Juniors set sail at the Dillon Yacht Club | SummitDaily.com
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Juniors set sail at the Dillon Yacht Club

BRYCE EVANS
summit daily news
Summit County, Colorado
Summit Daily/Bryce EvansTwo junior sailors head out on a Pico 14 sail boat during a junior sailing camp at the Dillon Yacht Club on Thursday. The DYC holds junior camps throughout the summer.
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DILLON – Perched on the back half of a 420 sailboat, Jordan Nelson certainly seemed right at home.

He jibed and tacked the small ship through the Dillon Reservoir, giving some instruction and orders to his novice assistant – me – all while making sure the boom at the bottom of the main sail kept from demonstrating on my head how its name originated.

Though Nelson isn’t quite a teenager – he turns 13 next week – he’s spent the better part of his last four summers on a boat with the Dillon Yacht Club’s Junior Sailing Program.

And he can’t think of a place he’d rather be.

“My brother and I kind of beat up on each other at home,” he said with a smile, “but out here, it’s just calm.”

Nelson and a handful of other kids took part in one of the yacht club’s Junior Sailing Summer Camps, Thursday, at the Dillon Marina. The DYC holds these camps every week from mid-June until Aug. 14 at the Junior Sailing Club at the far-east end of the marina.

“Kids learn everything from knots to points of sail to safety, boat parts, sail parts – they get a lot in a week,” camp instructor Stacey Brooks said. “They really absorb a lot.”

Monday through Friday, Brooks and the rest of the staff take kids ages 10-16 through the basics of sailing, making sure they get to spend plenty of time in the single-sail Pico 14 and 420 boats the camp uses.

But the staff doesn’t just throw the kids a life jacket and push them out to sea; there’s plenty of safety to go over on Day 1.

“Everyone has to go on the dock with a life jacket,” Brooks explained of the basic safety rules. “Everyone has to have a wetsuit because of the temperatures in the water. Everyone needs to have the right kind of shoes. On Mondays, we go over a lot of the safety things.”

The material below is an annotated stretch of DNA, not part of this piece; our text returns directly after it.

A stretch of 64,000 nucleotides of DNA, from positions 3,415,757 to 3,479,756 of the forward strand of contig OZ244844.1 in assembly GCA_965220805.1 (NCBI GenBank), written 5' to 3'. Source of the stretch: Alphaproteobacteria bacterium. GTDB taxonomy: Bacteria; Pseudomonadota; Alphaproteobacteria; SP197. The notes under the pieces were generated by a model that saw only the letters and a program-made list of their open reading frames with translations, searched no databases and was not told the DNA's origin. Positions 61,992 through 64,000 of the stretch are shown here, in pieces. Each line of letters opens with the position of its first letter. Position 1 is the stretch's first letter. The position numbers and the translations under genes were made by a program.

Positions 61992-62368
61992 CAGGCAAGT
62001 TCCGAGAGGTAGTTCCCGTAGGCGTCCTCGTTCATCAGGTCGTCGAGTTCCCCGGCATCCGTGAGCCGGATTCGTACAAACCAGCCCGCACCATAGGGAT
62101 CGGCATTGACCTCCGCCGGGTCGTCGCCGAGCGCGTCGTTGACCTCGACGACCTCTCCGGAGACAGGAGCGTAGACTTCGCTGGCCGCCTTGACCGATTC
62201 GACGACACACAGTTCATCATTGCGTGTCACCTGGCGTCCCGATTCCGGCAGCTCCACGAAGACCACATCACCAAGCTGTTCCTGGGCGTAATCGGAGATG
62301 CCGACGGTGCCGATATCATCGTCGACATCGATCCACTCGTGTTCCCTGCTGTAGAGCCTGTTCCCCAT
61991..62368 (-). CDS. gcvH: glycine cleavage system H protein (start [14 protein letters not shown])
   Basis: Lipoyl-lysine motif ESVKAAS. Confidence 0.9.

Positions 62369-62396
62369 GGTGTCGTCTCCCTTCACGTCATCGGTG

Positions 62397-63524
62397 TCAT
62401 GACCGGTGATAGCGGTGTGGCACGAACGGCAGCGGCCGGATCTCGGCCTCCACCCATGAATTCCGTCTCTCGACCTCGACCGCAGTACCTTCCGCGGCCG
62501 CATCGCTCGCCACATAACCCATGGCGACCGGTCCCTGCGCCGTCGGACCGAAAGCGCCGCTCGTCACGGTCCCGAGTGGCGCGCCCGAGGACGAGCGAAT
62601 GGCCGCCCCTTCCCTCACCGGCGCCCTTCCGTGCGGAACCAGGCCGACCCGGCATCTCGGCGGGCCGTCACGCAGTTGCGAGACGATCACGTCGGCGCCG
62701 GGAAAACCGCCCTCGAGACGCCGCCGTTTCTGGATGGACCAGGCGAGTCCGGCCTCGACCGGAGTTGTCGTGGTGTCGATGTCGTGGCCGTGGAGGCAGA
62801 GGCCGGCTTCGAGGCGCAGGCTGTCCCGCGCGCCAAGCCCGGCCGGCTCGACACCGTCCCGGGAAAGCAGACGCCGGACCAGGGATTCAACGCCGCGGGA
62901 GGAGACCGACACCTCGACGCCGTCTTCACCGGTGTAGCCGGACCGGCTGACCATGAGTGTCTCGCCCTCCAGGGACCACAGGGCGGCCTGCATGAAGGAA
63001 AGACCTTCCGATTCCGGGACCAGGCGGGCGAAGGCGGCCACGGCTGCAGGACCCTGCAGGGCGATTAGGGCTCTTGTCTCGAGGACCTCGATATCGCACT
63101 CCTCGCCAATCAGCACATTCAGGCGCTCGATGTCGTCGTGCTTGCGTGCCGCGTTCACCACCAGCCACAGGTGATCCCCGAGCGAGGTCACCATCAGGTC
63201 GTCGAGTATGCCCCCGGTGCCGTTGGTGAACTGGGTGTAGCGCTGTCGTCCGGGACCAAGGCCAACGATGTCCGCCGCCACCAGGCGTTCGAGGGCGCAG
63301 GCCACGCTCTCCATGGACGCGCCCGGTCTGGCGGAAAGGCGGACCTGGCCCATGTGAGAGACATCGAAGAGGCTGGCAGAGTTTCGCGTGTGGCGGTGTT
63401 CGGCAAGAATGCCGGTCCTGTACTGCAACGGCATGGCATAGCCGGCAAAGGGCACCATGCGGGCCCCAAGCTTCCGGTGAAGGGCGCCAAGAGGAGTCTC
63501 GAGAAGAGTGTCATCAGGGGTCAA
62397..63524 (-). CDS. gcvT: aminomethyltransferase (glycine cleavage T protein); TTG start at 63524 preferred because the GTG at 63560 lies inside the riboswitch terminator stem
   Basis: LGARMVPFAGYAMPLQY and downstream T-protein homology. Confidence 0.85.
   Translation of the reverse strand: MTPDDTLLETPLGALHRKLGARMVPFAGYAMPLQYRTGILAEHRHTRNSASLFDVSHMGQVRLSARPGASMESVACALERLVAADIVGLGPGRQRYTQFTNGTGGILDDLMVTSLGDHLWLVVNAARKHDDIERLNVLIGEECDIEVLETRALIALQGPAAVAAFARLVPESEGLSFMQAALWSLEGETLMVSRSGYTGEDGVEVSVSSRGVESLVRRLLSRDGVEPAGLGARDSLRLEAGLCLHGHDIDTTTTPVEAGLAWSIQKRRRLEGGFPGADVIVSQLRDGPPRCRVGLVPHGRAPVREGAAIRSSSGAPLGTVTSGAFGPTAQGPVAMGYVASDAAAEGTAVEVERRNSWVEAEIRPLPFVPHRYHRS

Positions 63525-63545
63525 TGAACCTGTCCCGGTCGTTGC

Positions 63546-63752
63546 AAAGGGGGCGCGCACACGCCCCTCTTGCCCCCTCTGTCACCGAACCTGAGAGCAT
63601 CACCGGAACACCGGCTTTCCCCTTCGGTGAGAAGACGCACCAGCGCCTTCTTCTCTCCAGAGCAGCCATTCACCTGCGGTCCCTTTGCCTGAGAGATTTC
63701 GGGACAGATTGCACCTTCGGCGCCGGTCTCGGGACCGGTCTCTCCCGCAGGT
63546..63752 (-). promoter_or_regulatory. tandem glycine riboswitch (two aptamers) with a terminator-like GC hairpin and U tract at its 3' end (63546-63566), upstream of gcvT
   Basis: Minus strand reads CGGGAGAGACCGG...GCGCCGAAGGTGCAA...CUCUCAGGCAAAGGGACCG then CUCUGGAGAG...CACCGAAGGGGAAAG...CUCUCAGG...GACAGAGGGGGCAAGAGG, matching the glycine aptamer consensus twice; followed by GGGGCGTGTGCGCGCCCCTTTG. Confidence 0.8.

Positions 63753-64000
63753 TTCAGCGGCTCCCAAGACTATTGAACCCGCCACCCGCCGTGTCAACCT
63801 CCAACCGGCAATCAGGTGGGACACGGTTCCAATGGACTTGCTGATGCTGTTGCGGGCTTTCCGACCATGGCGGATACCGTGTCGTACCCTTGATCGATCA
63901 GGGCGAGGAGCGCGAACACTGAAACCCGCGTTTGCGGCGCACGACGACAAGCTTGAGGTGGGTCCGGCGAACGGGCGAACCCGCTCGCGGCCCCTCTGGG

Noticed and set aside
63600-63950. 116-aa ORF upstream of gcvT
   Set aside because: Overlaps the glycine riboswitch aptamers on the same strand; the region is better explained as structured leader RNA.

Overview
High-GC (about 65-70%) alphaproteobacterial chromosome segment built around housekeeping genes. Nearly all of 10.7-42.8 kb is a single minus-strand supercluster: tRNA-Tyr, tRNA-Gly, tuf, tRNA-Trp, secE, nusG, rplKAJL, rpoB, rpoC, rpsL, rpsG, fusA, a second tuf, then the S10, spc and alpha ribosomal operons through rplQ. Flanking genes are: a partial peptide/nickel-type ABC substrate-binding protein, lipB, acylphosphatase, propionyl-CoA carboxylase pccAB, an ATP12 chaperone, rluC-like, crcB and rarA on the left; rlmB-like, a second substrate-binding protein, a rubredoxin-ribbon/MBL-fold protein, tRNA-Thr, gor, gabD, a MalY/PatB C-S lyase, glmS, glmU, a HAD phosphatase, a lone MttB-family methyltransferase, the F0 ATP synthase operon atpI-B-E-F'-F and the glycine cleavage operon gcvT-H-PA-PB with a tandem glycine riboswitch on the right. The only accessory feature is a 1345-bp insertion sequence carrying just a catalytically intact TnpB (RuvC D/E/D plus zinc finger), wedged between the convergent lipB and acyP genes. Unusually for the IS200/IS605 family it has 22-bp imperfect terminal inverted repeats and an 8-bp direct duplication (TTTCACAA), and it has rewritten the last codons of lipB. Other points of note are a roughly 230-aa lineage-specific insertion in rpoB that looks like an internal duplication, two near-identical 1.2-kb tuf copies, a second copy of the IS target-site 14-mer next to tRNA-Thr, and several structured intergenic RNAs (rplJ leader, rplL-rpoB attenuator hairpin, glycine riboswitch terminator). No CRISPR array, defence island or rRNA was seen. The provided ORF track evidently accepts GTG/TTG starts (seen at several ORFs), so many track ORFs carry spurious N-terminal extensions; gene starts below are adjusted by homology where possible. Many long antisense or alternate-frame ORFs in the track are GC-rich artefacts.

Also on the first day, Brooks spends two hours doing capsizing drills.

“Those boats will capsize at times when they’re out there, and it’s important they learn,” Brooks explained. “That way when they’re out there and it happens, they’re not panicking and they know how to right the boat.”

For camper Teddy Marchildon, 12, the capsizing drills are his favorite part. His older brother Sam, though, prefers the speed of racing.

“I like going fast,” he said with a laugh. “There hasn’t been too much wind (this week), but it’s fun to get going fast.”

The Marchildon brothers, whose family lives in Denver, are first-timers at the camp and in sailing altogether.

“At first I didn’t know anything at all, and I’d get on the boat and wouldn’t know,” Sam said, “but now it’s good.”

And that’s one of the great things about the camps, Brooks said. A sailor’s experience, or lack there of, doesn’t matter at all at the start of the camp.

“We get kids with all kinds of experience levels, and it can be fun for all of them,” she said.

Nelson, though, has already had a great deal of experience. He helps crew J22 sailboats in regattas on the weekends, usually on the “Liberty” or just for anyone who’ll pick him up. He’s also training to become a junior instructor with the sailing club and hopes to eventually earn a sailing scholarship for college. Brooks calls him a natural.

Not that any of his experience puts him beyond attending the weekly camps. Because for Nelson it’s all about just being out there skimming across the water.

“It doesn’t really matter if there’s a lot of wind or how fast we’re going,” he said, while reworking the poor line I set on the sail. “I just want to be out here sailing.”

For more information on the DYC’s summer camps or lessons, visit http://www.dillonyachtclub.com or e-mail juniorsailing@dillonyacht

club.com.


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